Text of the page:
common names of fishes
barryr at UCMP1.BERKELEY.EDU
Mon Jun 5 10:04:03 CDT 1995
Karsten Hartel <hartel at MCZ.HARVARD.EDU> wrote:
>As pointed out earlier, the common names of fishes can be very confusing
>especially if a non-ichthyologist is trying to guess at relationships.
>Bass, perch, chubs are common examples that have many uses that cross
>family and order.
>for North Americans I would point out that the "standard" reference is:
>Robins et al. 1991. Common and scientific names of fishes from the United
>States and Canada. 5th Ed. Special Publication American Fisheries Society
>No. 20. 183pp.
How many of the names in this work are actual records of vernacular names
used by non-taxonomists and how many are coinages by taxonomists in the
interest of having a standard English-language name list? The parallel
volume on mollusks, with with I am more familiar (Turgeon, D.D., et al.
1988. Common and scientific names of aquatic invertebrates from the United
States and Canada: Mollusks. 1st ed. AFS Special Publication 16. [2nd
edition in preparation]) is heavily weighted toward the latter.
Understandably, few of the 900 or so land mollusks of the U.S. and Canada
had "real-world" vernacular names; the committee provided common names (that
is, names in the "common" language) for agencies and others who require them.
> However, even with this work which has been revised very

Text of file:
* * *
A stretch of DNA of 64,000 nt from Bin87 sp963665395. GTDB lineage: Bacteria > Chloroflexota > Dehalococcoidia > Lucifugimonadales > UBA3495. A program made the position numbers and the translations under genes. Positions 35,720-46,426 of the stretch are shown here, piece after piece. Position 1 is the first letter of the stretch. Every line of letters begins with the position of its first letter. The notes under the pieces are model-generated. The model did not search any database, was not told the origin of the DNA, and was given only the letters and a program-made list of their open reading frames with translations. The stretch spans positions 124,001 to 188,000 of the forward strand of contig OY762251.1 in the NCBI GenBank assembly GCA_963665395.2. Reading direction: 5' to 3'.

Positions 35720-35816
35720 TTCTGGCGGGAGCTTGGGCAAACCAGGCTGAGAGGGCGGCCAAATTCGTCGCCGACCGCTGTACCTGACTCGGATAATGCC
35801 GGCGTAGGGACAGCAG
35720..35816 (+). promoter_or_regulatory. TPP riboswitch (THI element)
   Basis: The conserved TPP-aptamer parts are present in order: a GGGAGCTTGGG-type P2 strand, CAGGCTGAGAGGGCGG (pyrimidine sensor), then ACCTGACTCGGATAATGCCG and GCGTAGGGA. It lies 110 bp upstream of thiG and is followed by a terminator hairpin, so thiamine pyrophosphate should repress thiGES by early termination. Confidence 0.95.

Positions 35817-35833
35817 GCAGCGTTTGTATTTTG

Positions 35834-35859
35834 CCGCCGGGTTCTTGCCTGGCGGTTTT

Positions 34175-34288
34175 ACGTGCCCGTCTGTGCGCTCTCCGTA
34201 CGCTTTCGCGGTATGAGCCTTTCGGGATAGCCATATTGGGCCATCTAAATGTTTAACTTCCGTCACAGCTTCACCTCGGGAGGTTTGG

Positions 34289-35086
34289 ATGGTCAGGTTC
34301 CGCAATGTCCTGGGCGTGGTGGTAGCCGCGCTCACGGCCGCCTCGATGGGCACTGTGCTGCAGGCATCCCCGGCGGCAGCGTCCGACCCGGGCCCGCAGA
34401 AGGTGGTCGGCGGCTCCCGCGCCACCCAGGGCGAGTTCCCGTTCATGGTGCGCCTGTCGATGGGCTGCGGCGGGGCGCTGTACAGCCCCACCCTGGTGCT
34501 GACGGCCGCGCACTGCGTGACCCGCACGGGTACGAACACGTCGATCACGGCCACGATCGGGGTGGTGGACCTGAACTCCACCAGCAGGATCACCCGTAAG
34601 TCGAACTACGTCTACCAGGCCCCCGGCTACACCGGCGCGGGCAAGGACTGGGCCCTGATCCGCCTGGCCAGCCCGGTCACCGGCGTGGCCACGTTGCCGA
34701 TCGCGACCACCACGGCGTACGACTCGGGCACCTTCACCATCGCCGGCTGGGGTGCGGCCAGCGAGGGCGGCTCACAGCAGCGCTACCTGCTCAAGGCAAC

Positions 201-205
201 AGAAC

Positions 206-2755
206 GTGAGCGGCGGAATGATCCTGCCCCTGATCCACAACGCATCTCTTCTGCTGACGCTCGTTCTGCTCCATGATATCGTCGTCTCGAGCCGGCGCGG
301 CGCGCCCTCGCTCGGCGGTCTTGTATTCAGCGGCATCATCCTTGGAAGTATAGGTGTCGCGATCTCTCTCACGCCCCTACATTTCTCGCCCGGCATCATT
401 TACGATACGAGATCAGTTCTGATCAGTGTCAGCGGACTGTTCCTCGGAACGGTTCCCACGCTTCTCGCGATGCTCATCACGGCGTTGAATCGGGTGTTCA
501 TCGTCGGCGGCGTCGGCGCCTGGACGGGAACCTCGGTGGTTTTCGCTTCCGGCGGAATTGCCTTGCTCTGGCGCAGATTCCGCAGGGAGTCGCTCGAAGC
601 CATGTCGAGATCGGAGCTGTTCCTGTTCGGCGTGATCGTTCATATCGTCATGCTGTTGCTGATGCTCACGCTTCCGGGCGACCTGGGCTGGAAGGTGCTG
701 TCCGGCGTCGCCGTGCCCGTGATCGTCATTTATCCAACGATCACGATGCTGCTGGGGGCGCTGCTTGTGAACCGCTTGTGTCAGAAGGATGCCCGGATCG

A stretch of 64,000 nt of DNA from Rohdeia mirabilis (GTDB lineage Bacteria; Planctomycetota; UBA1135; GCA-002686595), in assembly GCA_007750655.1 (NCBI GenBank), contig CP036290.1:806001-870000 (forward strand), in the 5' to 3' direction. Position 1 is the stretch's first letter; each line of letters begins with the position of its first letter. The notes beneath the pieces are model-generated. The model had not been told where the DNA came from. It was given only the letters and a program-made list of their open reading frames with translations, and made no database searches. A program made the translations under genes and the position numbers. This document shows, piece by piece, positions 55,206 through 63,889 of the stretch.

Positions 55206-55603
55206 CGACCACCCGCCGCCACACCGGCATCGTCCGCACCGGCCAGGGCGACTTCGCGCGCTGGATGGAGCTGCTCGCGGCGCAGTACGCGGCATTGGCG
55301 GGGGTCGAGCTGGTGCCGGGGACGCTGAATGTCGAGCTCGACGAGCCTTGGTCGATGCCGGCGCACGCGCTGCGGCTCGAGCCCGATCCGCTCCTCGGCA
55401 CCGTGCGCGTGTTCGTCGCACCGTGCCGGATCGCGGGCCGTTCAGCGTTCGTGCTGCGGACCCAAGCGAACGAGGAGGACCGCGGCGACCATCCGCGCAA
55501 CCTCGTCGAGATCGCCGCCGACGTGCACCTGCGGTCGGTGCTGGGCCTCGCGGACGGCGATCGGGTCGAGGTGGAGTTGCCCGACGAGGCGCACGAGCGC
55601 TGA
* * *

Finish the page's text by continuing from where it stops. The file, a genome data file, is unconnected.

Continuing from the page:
>10 years, one can find problems and phylogentic relationships may not be
>accurately reflected (see review by Leis and Paxton, Copeia 1993(1):245-
>248. But its a highly followed starting point.
It is not, nor should it be, the goal of the mollusk common names list to
reflect phylogenetic relationships. The names are designed to be "handles"
for taxonomic concepts, not statements about consanguineity. Even Linnean
nomenclature is not up to that task (although the rules that require the
first term of a Linnean binomen -- the "genus" name -- to change when a
species is assigned to a different genus attempt to track the lowest level
of phylogenetic relationship). In the sense that it is more nearly free
from classificational/taxonomic "baggage," the common name list might,
paradoxically, be the preferable source for names to use when designating
terminal taxa for phylogenetic analysis.
Barry Roth barryr at ucmp1.berkeley.edu
Research Associate, Museum of Paleontology
University of California, Berkeley, CA 94117 USA (415) 387-8538
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